He doesn't need to be PTS for this but you do need to get him fully health checked by your vet and then get referred to a behaviourist, not a dog trainer which is an unprotected title, who will have the appropriate knowledge and skills to help. An Apbc member will require your vet to sign off before assessment to ensure a behaviour rather than health problem.

As an owner of reactive dogs, who has MH issues herself I definitely say it's doable (depending on his assessment). Mine are now bombproof. But if he's already got to the point of extreme stress reactions, fear aggression and biting it's no longer a case of nipping things in the bud and avoiding a problem with a positive trainer but a family wide plan to solve a problem with a behaviour expert. I hope you're all in an easier place soon flowers

KoalaDownUnder Tue 10-May-16 06:19:56

Great advice from MyDobby

Wyldfyre Tue 10-May-16 08:06:40

What MyDobby said.
Sadly too many people subscribe to the pack theory, "top dog" and dominance - despite the fact our understanding of the canine brain has moved on - and it causes more problems than it solves.
Get yourself a good force-free trainer - and good luck

georgedawes Tue 10-May-16 08:11:20

Good advice above, the top dog stuff could do more harm than good.

PovertyPain Tue 10-May-16 12:28:22

I'm glad your wee dog has settled down OP, but I have to say, I've never heard of plucking, unless it's just the ears. My groomer doesn't agree with ear plucking as it can be very distressful for the dog. The hair is easy to pluck from your head, but you would find it quite painful if someone kept doing it, wouldn't you? I would look around for a groomer that trims the inner ears, as I think it sounds like it was horrific for your poor dogs. I don't agree with the top dog theory and I have my own pet sitting business. I think it can make a dog fearful and, in time, aggressive. I've had some awfully behaved dogs come to stay but find out that I can work out the triggers and work with then to calm them. I have one sleeping in the same, very small, bed as her pal and she was a horror when she first started here. She's a wee dote now. Btw I'm in no way a qualified dog trainer, I just love dogs and finding out what makes them tick.

As a previous poster said, he's probably affected by your husband's illness and that's not his or your husband's fault. It's just an example of how wonderfully connected to us our dogs become.

MothershipG Tue 10-May-16 12:41:32

Can I also say, don't get him stripped again. Why did the groomer continue if he was hysterical? My schnauzer tolerated it but was miserable so we just get her clipped now, no big deal. Please don't force him to endure an unnecessary procedure that takes him an afternoon to recover from.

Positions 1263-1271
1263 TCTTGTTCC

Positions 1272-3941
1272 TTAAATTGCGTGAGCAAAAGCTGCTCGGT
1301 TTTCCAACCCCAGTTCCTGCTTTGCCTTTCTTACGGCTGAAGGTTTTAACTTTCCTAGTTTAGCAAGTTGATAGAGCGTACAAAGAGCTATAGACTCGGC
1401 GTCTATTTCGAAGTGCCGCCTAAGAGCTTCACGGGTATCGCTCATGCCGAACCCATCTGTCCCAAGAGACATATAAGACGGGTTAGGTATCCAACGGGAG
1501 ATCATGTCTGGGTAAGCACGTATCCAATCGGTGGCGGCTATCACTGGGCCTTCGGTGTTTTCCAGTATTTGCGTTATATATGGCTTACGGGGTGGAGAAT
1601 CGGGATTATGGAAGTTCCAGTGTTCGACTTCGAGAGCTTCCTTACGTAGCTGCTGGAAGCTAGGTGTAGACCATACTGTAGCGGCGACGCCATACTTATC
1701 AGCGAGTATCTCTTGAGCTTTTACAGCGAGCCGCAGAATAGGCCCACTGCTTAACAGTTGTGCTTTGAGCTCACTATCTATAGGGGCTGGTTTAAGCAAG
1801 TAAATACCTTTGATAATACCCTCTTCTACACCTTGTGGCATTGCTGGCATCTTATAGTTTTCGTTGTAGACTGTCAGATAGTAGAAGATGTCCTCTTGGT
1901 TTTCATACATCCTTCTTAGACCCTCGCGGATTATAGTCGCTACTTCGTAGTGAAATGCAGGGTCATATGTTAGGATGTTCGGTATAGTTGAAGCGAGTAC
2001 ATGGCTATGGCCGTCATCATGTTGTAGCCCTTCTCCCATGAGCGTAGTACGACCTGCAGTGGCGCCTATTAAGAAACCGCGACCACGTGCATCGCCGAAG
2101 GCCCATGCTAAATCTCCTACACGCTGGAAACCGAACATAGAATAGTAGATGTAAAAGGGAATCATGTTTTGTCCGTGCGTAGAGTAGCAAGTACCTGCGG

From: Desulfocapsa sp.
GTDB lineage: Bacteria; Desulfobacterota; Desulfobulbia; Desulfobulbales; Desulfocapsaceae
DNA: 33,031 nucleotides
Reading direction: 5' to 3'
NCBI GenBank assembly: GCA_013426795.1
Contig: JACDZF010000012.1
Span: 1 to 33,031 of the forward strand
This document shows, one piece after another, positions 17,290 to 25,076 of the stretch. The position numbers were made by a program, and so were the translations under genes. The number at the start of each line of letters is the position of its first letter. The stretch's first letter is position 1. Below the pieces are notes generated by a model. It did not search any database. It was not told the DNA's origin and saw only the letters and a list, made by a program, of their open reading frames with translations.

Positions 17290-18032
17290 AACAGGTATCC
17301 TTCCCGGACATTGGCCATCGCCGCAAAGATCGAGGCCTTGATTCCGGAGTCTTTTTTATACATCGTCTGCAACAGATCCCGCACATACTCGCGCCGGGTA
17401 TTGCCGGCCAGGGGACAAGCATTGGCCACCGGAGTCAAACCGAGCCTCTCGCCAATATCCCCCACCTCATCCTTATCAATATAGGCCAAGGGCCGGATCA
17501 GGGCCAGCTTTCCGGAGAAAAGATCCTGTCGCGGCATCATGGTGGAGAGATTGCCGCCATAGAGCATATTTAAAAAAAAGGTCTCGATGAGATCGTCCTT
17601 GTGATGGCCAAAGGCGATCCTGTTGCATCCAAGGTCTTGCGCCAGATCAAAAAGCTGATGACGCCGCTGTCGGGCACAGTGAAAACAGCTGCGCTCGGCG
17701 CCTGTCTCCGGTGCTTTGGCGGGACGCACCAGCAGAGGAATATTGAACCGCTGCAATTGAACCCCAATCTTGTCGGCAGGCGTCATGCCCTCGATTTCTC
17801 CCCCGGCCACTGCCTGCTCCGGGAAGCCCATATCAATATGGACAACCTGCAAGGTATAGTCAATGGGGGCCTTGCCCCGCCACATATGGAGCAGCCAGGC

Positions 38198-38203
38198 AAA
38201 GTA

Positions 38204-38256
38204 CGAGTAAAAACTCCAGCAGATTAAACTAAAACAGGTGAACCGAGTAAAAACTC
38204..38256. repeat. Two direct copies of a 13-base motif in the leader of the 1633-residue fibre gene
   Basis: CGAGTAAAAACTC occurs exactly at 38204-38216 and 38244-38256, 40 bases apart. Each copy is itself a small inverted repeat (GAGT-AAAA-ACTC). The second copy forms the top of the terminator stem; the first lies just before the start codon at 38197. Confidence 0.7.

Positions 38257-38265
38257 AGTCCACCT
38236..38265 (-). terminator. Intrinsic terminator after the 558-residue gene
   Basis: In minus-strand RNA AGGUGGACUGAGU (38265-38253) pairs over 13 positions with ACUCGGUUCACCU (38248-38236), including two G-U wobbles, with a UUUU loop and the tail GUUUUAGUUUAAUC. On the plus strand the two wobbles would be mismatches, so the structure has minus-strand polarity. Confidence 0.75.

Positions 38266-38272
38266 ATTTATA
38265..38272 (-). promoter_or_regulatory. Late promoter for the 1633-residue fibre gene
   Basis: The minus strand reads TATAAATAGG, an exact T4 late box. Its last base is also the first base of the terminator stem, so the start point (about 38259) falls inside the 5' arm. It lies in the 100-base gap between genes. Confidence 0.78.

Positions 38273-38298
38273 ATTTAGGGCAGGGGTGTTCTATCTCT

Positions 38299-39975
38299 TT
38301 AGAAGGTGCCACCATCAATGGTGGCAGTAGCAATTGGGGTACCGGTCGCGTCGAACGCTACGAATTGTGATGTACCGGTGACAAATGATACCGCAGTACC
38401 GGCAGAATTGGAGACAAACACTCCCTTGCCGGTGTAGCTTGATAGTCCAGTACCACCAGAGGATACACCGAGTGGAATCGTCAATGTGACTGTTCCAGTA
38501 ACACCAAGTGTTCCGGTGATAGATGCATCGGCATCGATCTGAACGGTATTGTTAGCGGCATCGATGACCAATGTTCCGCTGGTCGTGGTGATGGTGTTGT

And get a behaviourist in for the other issues.

OrlandaFuriosa Tue 10-May-16 22:16:12

I'm going to ring the stripper. I even wondered if he was clipped because he hates mechanical noises close to.

I don't know what it's like with schnauzers but with wire haired jacks, if you clip you remove their weatherproofness. Their hair is thin and soft underneath, thick on the top. It's brilliant: it insulates as well as weatherproofs, they also shed less, in theory, and dirt just drops off them. But it's really hot in summer. He's fine with me grooming and removing, as long as he gets love and appreciation before and after. But I've never stripped him completely myself.

He's been pretty normal today, though in need of quite a few cuddles. I've just taken him out for a walk. He told me off when I wasn't getting out of the front door fast enough for him but accepted that he is not allowed to bark at big black dogs, one of his pet hates. And that we were not going to chase the cat, nor follow the potential fox sighting.

Thank you for being there. We love him to bits.

MsAdorabelleDearheartVonLipwig Wed 11-May-16 12:49:10

Hmm, it does sound as though he might have had a bad experience with the groomer. What did they say?

OrlandaFuriosa Thu 12-May-16 21:40:49

Groomer said he was as good as gold and just delighted to see DH. Didn't think he bit Dh at all..

Seeing vet nurse tomorrow am for health check, and she has recommended behaviourist, using for her own dog.

Oh my...still, need to sort out ddog, as he hates people in fluorescent clothing. Now if he hated people in stripy shirts carrying bags marked SWAG I wouldn't mind...

OrlandaFuriosa Fri 13-May-16 13:53:03

Been to vet, nothing wrong save slight raised temperature and anal glands needed cleaning out. He behaved like an angel save for the anal gland episode, even when she stuck a thermometer up him. And I think I'd not be happy if someone squeezed my anal glands..

Have contacted the behaviourist.

MsAdorabelleDearheartVonLipwig Sat 14-May-16 09:58:15

Hmm. Still something amiss there somewhere. Hope you get to the bottom of it.

OrlandaFuriosa Sat 14-May-16 11:27:15

Yup, agree. No response from behaviourist yet.